Could you please formulate it in more constructive key and not destructive as I did?
I want to learn how to deliver a bad news better.
The key information: node failed audits thus - disqualified.
I did not want to create an impression, that “I want to disqualify”.
By the way this bug (with repeated audits of the same piece, when the node was in containment mode) is now fixed: satellite/audit: fix containment bug where nodes not removed · storj/storj@5a1a29a · GitHub
Should be included in the nearest release.
That depends on what you wanted your statement to mean. I assume here you don’t want to mean that exactly four 1kB pieces not received within a 5 minute period each will lead to node disqualification, and that there are also other factors involved in the decision on disqualification, but you don’t want to discuss them right now. So all you need is to make the statement less definite by adding some wording that at least suggests existence of these other factors.
«proof», «reason» are strong words, they imply certainty. «symptom» or «sign» imply an indication of something happening, but without the nuance that they’re the only factors taken into account.
So, maybe something like: «Storj considers failing to provide a 1 kB chunk of data within 5 minutes a sign of node being currently unreliable and hence a candidate for disqualification in future.»
But if indeed you wanted to state that four failed audits should lead to disqualification, then you expressed that pretty much to the point.
Mathematical algorithms show that failure to provide a 1K chunk within 5 minutes in a repetitive manner indicates that the node is becoming unreliable and will be disqualified as a result of continued failures.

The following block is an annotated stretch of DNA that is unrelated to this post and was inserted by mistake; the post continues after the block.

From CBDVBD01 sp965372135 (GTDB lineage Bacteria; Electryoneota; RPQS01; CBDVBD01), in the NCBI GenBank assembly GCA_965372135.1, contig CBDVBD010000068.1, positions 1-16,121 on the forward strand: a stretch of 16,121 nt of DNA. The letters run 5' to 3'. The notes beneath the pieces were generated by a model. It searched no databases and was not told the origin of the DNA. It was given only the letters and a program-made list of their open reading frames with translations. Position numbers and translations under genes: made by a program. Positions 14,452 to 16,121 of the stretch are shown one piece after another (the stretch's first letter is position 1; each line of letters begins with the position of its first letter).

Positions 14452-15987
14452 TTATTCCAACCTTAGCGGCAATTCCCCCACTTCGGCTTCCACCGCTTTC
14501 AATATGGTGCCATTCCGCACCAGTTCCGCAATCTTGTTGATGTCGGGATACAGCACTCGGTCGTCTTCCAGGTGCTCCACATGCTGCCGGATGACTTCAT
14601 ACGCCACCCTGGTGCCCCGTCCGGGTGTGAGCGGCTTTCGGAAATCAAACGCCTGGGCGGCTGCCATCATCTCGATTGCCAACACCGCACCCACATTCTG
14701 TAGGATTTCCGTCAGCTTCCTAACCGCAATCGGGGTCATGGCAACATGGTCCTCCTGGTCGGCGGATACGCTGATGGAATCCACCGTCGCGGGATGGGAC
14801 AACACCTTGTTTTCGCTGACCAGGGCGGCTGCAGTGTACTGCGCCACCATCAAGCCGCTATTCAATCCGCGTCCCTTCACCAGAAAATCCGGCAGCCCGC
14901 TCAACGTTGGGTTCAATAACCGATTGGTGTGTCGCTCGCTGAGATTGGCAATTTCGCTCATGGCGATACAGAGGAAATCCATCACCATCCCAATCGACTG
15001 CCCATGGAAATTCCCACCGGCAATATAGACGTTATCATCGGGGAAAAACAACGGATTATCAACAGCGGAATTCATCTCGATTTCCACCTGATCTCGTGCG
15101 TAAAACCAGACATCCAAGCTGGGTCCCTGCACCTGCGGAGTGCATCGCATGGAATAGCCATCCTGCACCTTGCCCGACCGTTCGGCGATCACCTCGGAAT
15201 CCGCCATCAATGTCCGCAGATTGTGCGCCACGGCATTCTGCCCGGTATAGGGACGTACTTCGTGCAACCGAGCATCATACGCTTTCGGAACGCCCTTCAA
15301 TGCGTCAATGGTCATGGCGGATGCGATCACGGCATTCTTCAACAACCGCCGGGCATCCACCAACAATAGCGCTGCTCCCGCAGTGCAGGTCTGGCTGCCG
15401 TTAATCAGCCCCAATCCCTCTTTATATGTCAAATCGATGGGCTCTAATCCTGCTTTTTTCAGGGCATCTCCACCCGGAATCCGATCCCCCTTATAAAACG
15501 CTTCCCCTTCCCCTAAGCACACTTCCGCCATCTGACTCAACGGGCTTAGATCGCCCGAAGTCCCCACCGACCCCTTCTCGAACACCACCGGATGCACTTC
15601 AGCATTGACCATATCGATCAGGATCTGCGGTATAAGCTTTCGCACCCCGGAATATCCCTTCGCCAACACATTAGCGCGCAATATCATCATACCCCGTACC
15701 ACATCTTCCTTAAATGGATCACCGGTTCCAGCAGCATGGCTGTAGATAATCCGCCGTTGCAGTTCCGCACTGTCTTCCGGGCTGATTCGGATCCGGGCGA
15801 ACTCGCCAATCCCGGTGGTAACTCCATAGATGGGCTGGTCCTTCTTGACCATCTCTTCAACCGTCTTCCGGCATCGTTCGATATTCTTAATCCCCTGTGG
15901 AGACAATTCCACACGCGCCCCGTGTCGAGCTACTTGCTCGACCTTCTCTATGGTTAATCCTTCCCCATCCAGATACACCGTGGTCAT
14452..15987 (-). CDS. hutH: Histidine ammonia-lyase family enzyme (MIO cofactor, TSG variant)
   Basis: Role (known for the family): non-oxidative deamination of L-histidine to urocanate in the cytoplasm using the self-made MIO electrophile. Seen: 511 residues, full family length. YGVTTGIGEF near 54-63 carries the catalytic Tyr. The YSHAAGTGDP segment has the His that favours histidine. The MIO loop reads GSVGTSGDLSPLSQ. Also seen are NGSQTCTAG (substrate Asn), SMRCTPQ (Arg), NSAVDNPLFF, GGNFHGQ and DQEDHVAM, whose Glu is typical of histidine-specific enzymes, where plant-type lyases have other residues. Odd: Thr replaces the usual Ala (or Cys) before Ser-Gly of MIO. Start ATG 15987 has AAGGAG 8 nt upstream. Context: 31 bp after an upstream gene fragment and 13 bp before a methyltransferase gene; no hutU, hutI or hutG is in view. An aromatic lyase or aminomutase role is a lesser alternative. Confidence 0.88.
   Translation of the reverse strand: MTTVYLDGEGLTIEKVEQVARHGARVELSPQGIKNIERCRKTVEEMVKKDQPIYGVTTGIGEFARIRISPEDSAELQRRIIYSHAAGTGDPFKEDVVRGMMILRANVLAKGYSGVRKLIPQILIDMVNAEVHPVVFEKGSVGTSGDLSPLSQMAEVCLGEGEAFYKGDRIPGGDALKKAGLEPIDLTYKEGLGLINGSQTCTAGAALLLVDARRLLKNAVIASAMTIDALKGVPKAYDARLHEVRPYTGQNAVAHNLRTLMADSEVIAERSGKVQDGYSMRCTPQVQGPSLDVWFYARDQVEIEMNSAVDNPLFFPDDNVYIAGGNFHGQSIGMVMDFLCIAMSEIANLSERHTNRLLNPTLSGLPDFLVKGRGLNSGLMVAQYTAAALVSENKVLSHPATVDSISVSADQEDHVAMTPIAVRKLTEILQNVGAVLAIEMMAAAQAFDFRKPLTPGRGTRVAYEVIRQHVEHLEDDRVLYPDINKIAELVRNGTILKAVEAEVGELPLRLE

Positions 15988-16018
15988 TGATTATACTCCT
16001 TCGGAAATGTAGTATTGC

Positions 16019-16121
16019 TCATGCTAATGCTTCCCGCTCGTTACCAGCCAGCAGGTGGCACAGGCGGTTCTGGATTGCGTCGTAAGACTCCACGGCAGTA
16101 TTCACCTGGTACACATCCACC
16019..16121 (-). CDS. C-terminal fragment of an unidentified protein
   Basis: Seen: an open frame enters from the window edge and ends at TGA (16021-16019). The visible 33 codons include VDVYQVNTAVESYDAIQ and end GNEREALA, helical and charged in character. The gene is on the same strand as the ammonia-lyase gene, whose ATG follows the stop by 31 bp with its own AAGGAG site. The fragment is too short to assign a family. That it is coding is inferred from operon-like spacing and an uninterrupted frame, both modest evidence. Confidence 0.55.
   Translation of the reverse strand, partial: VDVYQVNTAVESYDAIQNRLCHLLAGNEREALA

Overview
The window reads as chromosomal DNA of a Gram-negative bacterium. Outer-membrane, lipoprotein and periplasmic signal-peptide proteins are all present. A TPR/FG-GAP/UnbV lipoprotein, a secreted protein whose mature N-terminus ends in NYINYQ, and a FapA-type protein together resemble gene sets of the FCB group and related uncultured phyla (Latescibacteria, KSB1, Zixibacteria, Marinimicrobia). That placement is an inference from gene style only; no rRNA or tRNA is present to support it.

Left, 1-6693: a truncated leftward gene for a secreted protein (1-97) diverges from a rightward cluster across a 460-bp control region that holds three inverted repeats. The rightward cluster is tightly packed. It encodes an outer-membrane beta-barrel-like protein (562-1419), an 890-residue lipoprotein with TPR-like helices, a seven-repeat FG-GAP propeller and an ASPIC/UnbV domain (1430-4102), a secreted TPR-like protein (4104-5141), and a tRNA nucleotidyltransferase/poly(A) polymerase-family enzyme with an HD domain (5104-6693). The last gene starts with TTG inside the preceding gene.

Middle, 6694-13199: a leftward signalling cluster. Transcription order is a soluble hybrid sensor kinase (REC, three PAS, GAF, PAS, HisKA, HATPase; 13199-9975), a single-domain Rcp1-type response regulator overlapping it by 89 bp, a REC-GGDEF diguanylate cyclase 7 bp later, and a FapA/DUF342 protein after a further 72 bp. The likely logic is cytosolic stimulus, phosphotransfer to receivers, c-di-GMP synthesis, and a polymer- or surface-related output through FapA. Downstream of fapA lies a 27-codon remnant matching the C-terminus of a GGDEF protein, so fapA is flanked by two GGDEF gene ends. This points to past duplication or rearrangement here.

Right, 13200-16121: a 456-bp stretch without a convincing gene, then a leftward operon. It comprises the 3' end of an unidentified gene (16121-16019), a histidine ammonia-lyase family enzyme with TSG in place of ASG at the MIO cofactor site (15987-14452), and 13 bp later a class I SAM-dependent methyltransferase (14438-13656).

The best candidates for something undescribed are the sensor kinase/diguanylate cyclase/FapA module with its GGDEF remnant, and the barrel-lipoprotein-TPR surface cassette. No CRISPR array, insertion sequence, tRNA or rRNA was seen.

Storj Engineers thinks, that in some cases (“old node, which suddenly started to fail audits because of timeouts”) failing audits because of timeouts is not attempt to abuse the audit system and want to avoid quick disqualification of such nodes without affecting reliability of the network.
We did not find a way yet how to achieve that.
Thanks for this message, I really appreciate the switch in tone!
I think I can give some clarification on this part. @Alexey linked the containment blueprint in an earlier message, but that’s a lot to read. However, this is what it comes down to. If your node is unable to respond to an audit within 5 minutes, it isn’t immediately seen as a failed audit. Instead whenever the next audit happens for your node, it will request the same stripe again. This ensures you can’t use a timeout to get out of having to verify you still have that piece. You again get 5 minutes to respond. I believe you get a total of 3 retries, but I’m not entirely sure of that number. If you time out on all tries, then it will count as a single audit failure. From that point on audits will request a new stripe again. This wouldn’t cause a disqualification, just a single audit failure. You’d need quite a few more to actually be disqualified. Problem is that nodes with lots of data get quite frequent audits. So even if it takes 4 timed out audits to count as a single failure, you can still rack up those failures pretty fast.
I previously posted a suggestion to tune audit scoring here. Tuning audit scoring
I think this suggestion could be further tuned by raising the lambda value based on the amount of data stored. The more data you have, the more the memory of previous successful audits weighs into the formula. This would essentially remedy the inverse relation between long time loyal node and short time to disqualify. These nodes also have much more on the line, so messing with the system on such nodes is just a very bad idea to begin with. If you’re going to try and cheat the system you wouldn’t do that with a node with so much income. Just a suggestion, but I think this would help a lot with this problem without exposing the satellites to more risk.